National Fisherman


Alaska and Washington, children of a common ancestor.

Long before Alaska gained statehood in 1959, Washington was economically and politically hitched to the last wilderness. When Sen. Warren Magnuson was defeated in 1980, the joke was given expression: Alaska had just lost its third senator, folks said.

Alaska's Bristol Bay fishery is a useful illustration of interwoven economies. The commercial sockeye salmon fishery is the most abundant and valuable on the planet, providing nearly half of the world's wild catch. Washington is a direct beneficiary, home  to nearly 800 Bristol Bay commercial permits. This translates into more than 3,200 seasonal commercial fishing and seafood-processing jobs in Washington and $169 million in income to the Puget Sound region, according to a University of Alaska study prepared for the Bristol Bay Regional Seafood Development Association.

In 2010, the gamut from harvesting to processing was valued at $1.5 billion.

In Snohomish County, Bristol Bay is part of the local narrative: Fishing up north, salting away money for school or the down payment on a home. There are people like Everett's John Boggs who founded Deep Sea Fisheries in 1981. There are people like Chuck Carpenter, a lifelong Everett-ite who has fished in Bristol Bay for more than a decade. His son, Landon, crewed for Chuck and now runs his own boat.

All fear the proposed Pebble open-pit mine at Bristol Bay, threefold the size of Montana's infamous Anaconda mine. The scale and threat to the fishery has galvanized lawmakers, the seafood industry and Alaska natives who viscerally understand the potential for harm. In April, the EPA unveiled a revised watershed assessment that documents the fallout of a large scale mine development. (It ain't pretty.) The assessment is open for public comment until the end of the month, and a final assessment will be issued by the end of the year.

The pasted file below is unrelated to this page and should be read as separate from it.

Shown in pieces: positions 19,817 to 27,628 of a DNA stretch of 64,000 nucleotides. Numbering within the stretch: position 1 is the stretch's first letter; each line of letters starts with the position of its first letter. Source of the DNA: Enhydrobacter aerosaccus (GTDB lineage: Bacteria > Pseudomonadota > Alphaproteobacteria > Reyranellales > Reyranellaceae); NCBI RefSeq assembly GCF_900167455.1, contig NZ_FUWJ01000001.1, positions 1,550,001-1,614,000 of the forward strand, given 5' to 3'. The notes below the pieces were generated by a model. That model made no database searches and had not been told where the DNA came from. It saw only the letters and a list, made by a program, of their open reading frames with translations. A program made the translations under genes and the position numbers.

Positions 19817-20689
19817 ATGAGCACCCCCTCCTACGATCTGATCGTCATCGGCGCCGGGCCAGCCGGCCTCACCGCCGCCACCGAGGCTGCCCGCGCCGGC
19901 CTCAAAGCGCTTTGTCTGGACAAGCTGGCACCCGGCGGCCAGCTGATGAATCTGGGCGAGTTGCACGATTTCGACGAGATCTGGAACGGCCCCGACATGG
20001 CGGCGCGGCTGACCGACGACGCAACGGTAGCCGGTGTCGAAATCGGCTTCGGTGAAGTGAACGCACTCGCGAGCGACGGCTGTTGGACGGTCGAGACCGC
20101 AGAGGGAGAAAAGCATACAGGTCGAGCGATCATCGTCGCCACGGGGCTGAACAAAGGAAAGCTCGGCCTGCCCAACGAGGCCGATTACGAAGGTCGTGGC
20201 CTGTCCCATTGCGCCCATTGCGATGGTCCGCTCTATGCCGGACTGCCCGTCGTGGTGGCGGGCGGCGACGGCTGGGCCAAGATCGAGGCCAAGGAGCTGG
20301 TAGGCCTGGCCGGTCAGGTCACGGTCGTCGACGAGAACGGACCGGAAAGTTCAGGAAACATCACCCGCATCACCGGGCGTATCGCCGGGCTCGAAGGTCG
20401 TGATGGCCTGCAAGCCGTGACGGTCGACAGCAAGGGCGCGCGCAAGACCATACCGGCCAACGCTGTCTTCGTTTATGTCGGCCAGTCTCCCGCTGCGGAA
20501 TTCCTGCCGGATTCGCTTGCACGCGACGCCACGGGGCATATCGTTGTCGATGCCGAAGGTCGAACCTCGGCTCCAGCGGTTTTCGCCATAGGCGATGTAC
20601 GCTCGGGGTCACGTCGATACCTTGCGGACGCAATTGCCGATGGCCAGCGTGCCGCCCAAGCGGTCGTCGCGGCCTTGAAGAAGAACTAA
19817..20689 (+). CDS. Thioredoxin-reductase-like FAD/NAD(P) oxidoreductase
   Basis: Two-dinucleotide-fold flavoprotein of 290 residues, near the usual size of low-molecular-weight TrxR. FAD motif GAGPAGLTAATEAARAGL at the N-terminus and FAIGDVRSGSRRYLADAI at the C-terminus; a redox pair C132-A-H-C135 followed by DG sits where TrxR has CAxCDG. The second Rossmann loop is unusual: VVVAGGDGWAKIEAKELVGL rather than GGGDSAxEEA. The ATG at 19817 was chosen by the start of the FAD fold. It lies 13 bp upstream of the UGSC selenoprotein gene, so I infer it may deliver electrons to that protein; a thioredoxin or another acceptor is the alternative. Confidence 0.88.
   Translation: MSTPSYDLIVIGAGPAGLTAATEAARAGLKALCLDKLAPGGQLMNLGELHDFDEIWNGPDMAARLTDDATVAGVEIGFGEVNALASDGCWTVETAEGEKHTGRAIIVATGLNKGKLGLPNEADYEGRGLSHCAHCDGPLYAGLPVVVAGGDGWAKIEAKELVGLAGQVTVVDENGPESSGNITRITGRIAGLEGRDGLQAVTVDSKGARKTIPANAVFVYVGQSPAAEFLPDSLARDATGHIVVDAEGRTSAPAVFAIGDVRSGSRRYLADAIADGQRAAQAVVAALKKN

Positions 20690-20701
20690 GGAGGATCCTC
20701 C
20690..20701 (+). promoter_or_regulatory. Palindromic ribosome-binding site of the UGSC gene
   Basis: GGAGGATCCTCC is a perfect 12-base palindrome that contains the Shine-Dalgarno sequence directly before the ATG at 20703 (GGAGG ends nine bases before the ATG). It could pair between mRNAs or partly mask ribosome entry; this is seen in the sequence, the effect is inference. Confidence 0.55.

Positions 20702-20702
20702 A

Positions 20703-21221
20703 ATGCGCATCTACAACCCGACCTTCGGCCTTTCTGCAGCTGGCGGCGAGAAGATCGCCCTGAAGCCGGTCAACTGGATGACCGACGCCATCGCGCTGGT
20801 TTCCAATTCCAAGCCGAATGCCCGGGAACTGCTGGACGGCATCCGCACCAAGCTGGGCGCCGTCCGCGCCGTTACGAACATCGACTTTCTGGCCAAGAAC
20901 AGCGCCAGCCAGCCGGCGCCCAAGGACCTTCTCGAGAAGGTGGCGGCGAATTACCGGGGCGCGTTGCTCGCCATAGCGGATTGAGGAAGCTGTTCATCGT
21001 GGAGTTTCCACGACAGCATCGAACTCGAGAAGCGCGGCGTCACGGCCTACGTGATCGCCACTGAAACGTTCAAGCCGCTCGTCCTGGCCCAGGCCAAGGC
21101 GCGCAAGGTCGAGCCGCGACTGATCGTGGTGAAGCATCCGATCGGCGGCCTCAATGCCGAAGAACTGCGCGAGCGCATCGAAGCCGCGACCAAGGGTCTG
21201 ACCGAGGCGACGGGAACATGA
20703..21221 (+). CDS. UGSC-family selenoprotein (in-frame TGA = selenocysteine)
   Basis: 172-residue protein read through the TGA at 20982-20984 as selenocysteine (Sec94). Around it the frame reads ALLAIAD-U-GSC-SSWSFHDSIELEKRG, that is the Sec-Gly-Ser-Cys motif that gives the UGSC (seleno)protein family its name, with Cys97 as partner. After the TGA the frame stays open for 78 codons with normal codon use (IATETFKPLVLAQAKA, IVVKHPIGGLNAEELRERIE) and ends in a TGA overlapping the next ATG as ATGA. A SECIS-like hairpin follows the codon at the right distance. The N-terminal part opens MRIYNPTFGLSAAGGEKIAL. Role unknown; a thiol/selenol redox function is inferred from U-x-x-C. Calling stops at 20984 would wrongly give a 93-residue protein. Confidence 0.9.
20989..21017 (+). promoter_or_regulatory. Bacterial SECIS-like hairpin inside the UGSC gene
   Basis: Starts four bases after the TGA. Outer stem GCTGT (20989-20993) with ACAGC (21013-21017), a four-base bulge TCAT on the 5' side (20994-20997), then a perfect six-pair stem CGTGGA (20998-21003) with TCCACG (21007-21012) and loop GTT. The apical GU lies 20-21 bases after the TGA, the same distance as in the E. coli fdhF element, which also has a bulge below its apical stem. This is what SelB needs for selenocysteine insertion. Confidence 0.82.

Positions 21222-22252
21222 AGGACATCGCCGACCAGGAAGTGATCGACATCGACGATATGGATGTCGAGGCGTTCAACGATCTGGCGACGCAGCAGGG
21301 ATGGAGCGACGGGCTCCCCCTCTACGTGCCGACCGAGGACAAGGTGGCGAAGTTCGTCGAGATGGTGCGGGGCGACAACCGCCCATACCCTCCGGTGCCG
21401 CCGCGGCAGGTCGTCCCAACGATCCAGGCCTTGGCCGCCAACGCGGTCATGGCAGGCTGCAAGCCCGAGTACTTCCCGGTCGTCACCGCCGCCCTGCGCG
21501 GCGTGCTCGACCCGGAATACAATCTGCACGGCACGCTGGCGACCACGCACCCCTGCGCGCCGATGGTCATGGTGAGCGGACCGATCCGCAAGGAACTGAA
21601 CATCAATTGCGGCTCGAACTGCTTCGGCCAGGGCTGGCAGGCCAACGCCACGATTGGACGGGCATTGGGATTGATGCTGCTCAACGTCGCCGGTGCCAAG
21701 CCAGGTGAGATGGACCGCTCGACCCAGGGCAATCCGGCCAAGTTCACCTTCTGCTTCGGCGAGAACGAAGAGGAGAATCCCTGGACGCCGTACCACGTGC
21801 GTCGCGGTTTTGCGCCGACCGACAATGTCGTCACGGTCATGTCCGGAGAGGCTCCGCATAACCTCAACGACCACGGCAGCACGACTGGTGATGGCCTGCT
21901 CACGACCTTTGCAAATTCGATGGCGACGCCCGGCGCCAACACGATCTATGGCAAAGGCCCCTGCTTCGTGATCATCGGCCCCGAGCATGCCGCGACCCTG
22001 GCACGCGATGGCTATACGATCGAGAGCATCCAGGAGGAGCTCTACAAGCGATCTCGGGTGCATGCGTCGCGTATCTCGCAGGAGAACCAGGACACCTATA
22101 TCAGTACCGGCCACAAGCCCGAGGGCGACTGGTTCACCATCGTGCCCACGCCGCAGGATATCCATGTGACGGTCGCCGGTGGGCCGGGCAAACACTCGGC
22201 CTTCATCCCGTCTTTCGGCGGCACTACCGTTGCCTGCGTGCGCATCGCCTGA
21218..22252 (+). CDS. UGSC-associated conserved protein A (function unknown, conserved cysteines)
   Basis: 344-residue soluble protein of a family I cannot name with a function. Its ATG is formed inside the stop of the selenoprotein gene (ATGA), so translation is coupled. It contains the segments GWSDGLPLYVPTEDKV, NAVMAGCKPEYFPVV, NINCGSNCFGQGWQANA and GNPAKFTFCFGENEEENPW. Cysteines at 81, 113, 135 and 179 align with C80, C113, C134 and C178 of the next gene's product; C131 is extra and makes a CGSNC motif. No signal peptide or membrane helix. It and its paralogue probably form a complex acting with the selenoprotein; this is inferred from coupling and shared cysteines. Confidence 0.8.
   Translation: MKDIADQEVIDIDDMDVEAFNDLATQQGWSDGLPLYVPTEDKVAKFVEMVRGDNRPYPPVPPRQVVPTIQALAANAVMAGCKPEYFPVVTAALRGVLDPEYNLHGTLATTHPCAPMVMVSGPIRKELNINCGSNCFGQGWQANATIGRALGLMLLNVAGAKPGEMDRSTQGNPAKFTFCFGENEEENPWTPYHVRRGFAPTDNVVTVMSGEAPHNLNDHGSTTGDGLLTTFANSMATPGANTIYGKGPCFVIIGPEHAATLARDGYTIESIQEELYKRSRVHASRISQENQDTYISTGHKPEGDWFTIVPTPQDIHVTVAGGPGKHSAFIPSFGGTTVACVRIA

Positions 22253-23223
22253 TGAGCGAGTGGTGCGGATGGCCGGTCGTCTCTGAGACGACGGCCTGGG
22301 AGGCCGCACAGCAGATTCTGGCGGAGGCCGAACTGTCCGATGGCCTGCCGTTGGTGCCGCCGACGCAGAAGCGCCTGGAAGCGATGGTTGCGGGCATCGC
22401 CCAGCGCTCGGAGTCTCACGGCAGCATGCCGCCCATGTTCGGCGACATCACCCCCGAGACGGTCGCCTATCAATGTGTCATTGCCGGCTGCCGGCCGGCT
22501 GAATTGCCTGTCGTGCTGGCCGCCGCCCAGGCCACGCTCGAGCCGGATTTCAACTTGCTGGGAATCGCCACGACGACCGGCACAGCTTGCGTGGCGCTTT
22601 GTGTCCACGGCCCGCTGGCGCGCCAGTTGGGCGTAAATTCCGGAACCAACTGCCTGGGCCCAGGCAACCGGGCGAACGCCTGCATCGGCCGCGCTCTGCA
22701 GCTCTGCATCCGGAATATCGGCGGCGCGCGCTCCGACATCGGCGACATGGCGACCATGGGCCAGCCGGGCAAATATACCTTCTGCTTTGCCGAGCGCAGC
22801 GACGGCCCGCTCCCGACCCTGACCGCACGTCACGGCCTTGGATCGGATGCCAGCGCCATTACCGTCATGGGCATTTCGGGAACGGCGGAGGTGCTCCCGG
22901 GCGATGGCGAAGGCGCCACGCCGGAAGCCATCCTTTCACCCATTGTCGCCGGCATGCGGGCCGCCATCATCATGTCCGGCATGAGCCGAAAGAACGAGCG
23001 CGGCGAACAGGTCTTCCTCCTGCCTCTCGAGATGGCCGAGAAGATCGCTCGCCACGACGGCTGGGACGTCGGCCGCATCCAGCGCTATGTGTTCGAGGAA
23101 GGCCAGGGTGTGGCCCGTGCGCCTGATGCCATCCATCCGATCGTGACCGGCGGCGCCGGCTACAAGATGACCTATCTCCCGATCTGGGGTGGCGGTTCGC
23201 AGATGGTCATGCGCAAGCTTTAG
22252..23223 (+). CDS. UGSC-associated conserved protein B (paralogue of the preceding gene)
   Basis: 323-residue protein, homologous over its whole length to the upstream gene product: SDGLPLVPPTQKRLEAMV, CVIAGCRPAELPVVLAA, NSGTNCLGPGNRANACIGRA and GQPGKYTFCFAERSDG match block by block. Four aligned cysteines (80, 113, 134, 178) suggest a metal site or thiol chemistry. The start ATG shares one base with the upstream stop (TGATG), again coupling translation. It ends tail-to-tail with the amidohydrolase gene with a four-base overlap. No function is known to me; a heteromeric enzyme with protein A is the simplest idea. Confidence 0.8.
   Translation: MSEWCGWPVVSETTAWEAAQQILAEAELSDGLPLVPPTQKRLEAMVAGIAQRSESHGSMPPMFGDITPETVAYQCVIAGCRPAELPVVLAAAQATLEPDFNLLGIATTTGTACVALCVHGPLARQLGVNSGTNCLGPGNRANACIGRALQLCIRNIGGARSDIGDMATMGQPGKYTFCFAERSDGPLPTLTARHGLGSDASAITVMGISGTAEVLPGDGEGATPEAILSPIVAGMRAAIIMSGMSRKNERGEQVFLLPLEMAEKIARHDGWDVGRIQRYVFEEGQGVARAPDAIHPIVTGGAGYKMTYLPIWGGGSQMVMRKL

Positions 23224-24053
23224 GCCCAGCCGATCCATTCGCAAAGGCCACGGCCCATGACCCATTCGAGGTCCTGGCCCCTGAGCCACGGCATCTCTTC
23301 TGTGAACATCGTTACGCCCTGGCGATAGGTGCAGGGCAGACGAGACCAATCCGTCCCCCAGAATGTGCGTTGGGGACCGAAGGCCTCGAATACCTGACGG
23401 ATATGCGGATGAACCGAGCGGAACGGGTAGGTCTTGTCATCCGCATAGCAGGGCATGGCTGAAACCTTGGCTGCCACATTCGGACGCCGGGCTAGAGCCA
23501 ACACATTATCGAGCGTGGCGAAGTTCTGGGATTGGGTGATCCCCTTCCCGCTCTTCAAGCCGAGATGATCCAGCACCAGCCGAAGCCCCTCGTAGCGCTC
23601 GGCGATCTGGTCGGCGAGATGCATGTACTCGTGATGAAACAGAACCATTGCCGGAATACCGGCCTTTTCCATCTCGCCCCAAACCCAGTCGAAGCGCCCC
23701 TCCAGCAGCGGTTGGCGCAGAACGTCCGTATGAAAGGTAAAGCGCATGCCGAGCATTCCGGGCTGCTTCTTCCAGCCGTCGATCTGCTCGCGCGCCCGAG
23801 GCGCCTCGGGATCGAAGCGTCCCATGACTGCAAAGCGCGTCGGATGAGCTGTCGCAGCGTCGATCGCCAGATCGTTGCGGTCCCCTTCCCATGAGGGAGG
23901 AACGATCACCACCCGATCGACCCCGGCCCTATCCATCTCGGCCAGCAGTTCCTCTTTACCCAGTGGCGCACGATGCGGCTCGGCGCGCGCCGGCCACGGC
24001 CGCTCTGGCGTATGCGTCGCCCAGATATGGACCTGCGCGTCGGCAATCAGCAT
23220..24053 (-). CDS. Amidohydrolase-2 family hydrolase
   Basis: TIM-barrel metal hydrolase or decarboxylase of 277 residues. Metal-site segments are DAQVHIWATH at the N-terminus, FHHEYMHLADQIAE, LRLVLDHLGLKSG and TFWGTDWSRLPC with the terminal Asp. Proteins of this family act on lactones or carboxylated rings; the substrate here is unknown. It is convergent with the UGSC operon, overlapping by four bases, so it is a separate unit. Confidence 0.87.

Read the full story at the Daily Herald>>

Inside the Industry

(Bloomberg) — After fighting for more than two years to avoid paying almost $1 billion in oil spill damages to Gulf Coast shrimpers, oystermen and seafood processors it claimed didn’t exist, BP Plc has thrown in the towel.

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(Bloomberg) — Millions of dead fish stretched out over 200 kilometers of central Vietnamese beaches are posing the biggest test so far for the new government.

The Communist administration led by Prime Minister Nguyen Xuan Phuc has been criticized on social media for a lack of transparency and slow response, with thousands protesting Sunday in major cities and provincial areas.

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